A08Beyond the genome: The diverse and dynamic post-translational modification landscape of betacoronaviruses as a driver of rapid evolutionary adaptation
Jessica Gonzalez | Florida International University, Miami, USA
A09Is Rigvir a potential oncolytic virotherapy agent? Genome comparisons and cytolytic properties of Rigvir and other echovirus 7 isolates
Eero Hietanen | University of Turku, Turku, Finland
A11A comprehensive overview of RNA-Protein interaction prediction methods
Sarah Krautwurst | Friedrich Schiller University Jena, Jena, Germany
A12RNA modification detection from raw nanopore signals
Sebastian Krautwurst | Friedrich Schiller University Jena, Jena, Germany
A13Say Hello to the Lamkiewicz-Lab: RNA-Protein-Interactions and more!
Kevin Lamkiewicz | Friedrich Schiller University Jena, Jena, Germany
A14Reproducible RNA-RNA interaction probing for RNA proximity ligation data with RNAswarm
Gabriel Lencioni Lovate | Friedrich Schiller University Jena, Jena, Germany
A15COAST: A bioinformatic tool to identify the closest proteomes
Diogo Macedo | Universiade do Minho, Braga, Portugal
A16HIV transmission network analysis
Daiana Mir | Universidad de la República (UdelaR), Salto, Uruguay
A17Molecular epidemiology of Rotavirus in Tehran, Iran; rare and unusual G9P[8] and G6P[14] types among children with acute gastroenteritis
Seyed Reza Mohebbi | Shahid Beheshti University of Medical Sciences, Tehran, Iran
A19Genomic plasticity: Role of Hepatitis E virus genome insertions in viral fitness and resistance
Maximilian Klaus Nocke | Ruhr University Bochum, Bochum, Germany
A20Molecular Epidemiology of measles in Colombia: outbreak description 2017-2020
Carolina Peña Guzman | Instituto Nacional de Salud, Bogota, Colombia
A21GrandR: leveraging the power of RNA metabolic labeling to record transcriptional activity in single cells
Lygeri Sakellardi | University of Würzburg, Würzburg, Germany
A22Identification and characterization of enzymes linked with evolution and stable genome size increase of large (+) RNA viruses.
Bhawna Sama | Aix-Marseille Université, Marseille, France
A23Detection of intra-subtype recombination events within transmission clusters
Anahi Sánchez | Universidad Autónoma de la Ciudad de México, Ciudad de México, México
A24Bioinformatic techniques to identify minor variations in influenza virus sequences generated using NGS technology
Sandra Seby | Centers for Disease Control, Atlanta, USA
A25Residue interaction network analysis of A(H1N1)pdm09 hemagglutinin evolution within antibody combining site Sb from 2009 to present
Nicholas A Kovacs | Centers for Disease Control, Atlanta, USA
A26RNASIV: Database of predicted viral mRNA structures
Franziska Totzeck | Technical University Munich, Munich, Germany
A27Real-time and remote MCMC trace inspection with Beastiary
Wytamma Wirth | The University of Melbourne, Victoria, Australia
A28Method for Influenza Assay Primer Mismatch Detection
Norman Hassell | Centers for Disease Control, Atlanta, USA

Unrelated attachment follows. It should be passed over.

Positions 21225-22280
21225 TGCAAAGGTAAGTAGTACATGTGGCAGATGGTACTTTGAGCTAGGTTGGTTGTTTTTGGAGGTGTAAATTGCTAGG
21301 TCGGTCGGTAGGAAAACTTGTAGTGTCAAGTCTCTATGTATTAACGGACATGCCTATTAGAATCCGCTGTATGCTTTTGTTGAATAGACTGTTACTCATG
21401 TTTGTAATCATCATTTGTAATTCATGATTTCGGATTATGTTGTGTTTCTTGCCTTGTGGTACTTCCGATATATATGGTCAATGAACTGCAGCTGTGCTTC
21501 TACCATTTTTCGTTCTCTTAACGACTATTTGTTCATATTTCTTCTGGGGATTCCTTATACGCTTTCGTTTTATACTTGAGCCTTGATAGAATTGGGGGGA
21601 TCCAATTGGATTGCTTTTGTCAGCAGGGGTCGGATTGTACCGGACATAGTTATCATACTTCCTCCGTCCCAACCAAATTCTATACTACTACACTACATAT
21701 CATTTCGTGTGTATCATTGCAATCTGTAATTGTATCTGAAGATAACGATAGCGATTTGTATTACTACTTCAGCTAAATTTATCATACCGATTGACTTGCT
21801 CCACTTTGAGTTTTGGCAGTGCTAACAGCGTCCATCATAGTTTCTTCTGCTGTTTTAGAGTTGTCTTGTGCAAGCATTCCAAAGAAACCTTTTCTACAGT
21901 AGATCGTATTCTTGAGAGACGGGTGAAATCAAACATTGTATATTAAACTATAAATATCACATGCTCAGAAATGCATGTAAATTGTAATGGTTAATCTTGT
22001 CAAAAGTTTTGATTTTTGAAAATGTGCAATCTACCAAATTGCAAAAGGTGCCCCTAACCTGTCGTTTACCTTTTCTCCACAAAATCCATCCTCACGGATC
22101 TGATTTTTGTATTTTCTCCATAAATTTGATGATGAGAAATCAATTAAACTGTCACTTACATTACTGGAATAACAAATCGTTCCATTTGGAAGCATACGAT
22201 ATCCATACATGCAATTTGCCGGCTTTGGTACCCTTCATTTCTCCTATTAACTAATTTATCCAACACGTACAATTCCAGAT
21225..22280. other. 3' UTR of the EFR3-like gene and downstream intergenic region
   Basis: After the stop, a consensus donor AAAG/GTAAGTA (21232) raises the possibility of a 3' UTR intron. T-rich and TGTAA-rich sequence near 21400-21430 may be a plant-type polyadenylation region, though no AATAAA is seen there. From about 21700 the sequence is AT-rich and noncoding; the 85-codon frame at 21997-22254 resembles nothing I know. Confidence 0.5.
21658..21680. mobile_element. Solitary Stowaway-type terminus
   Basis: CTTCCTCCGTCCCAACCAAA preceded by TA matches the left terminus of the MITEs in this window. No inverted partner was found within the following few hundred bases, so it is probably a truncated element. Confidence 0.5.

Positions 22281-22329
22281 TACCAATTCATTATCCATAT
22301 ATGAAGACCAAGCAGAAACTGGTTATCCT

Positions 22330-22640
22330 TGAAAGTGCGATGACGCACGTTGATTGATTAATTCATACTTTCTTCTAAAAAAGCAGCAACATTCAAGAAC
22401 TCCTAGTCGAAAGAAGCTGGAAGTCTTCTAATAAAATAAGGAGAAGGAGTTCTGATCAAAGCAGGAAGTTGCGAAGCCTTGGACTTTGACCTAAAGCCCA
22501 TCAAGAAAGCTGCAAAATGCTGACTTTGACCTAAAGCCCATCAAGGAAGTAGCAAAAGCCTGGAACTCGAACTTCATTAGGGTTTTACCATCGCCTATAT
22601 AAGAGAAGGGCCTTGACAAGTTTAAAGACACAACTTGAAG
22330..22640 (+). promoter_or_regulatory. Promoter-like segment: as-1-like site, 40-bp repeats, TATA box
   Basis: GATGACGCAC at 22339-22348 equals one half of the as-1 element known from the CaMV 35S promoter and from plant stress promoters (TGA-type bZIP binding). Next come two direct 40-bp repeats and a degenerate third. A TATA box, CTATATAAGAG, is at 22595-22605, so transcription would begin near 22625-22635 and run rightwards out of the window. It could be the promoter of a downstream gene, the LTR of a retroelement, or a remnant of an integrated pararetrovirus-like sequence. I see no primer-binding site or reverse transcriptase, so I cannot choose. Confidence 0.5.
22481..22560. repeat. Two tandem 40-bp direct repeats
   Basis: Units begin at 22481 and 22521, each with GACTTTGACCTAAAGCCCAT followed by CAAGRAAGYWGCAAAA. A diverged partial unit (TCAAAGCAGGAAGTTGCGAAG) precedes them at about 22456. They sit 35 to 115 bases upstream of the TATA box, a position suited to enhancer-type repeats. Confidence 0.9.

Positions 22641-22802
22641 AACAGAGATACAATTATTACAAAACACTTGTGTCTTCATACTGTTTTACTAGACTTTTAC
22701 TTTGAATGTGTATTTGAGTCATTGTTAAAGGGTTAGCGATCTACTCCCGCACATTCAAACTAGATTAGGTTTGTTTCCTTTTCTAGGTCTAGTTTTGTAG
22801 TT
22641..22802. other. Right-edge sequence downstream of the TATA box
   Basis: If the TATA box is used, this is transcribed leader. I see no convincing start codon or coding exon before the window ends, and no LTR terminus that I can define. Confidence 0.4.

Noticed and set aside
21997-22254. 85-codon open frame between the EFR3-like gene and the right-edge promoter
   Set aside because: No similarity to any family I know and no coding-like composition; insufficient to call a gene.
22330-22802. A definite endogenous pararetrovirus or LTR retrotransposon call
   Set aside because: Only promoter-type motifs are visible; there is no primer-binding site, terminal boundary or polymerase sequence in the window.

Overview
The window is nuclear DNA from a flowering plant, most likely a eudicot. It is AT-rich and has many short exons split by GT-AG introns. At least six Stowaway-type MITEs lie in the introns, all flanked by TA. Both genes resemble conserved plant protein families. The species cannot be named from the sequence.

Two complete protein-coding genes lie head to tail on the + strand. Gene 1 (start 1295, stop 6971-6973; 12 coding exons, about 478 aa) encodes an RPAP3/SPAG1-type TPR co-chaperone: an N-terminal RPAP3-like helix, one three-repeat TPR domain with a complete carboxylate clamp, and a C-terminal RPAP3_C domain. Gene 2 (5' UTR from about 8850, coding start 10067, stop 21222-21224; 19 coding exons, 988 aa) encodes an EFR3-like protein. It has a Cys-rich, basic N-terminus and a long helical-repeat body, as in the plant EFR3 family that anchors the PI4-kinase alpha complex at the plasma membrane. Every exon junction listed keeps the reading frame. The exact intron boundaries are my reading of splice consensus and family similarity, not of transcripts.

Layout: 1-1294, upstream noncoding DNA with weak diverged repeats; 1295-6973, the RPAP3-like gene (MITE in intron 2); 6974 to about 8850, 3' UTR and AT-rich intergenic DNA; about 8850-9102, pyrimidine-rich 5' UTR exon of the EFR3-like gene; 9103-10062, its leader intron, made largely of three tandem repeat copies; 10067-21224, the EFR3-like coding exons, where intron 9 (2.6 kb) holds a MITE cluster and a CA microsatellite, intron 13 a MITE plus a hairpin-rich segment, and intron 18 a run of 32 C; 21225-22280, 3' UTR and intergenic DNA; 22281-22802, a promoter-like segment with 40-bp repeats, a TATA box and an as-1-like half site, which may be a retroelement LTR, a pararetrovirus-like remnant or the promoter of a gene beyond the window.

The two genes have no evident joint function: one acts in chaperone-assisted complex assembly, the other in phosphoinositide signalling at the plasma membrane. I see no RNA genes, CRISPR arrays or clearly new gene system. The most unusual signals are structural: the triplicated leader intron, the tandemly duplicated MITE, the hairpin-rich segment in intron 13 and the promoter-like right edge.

Poster Session B: Friday, 25th March

B01Viral diversity and co-evolution with Fungal and Oomycete pathogens
Alexander Allman | University of Greenwich, Gillingham, United Kingdom
B02Host prediction from shotgun viromic data vs. 16S rRNA gene amplicon sequencing for deciphering marine phage-host interactions
Felana Harilanto Andrianjakarivony | M.I.O. Institut Méditerranéen d’Océanologie Campus de Luminy – OCEANOMED, Marseille, France
B03Expanding our knowledge on the diversity of invertebrate RNA viruses in the largest taxon sampling so far
Anamarija Butkovic | CSIC I2SYSBIO, Valencia, Spain 
B04LABRADOR – a workflow for virus detection in HTS data
Izabela Fabianska | IDT Biologika GmbH, Dessau-Roßlau, Germany
B05Exploring the epidermal virome of carcharhinid sharks
Ryan Hesse | San Diego State University, San Diego, United States
B06The virome in IBD patients undergoing biological therapy
Daan Jansen | KU Leuven, Leuven, Belgium
B07The virome of Freesia hyb. showing leaf necrosis syndrome
Laura Miozzi | Institute for Sustainable Plant Protection, Torino, Italy
B08Virome analyses of the ancient individuals who lived in the Japanese archipelago 3,000 years ago
Luca Nishimura | National Institute of Genetics, Mishima, Japan
B09Transposable Prophages in Leptospira: An Ancient, Now Diverse, Group Predominant in Causative Agents of Weil’s Disease
Eric Olo Ndela | Université Clermont Auvergne, Clermont-Ferrand, France
B10Genomic determinants of viral host diversity
Marina Parr | Technical University of Munich, Munich, Germany
B11A blueprint of tail fiber modularity and its relationship with host specificity for STEC serovars
Célia Pas | Ghent University, Ghent, Germany
B12Introducing the National Research Data Infrastructure for the Research of Microbiota (NFDI4Microbiota)
Kristin Sauerland | Helmholtz Centre for Infection Research GmbH, Braunschweig, Germany
B13Domain architecture shows extensive mosaicism of phage receptor binding proteins
Bogna Smug | Jagiellonian University in Krakow, Kraków, Poland
B14Comprehensive discovery of CRISPR targeted sequences from the human gut metagenome
Ryota Sugimoto | National Institute of Genetics, Mishima Shizuoka, Japan
B15Characterization of gut phages in HIV-infected patients
Pablo Villoslada-Blanco | Center for Biomedical Research of La Rioja (CIBIR) / Universidad de La Rioja, Logroño, Spain 
B16Deep learning models for the Identification of novel viruses
Yasas Wijesekara | University of Greifswald, Greifswald, Germany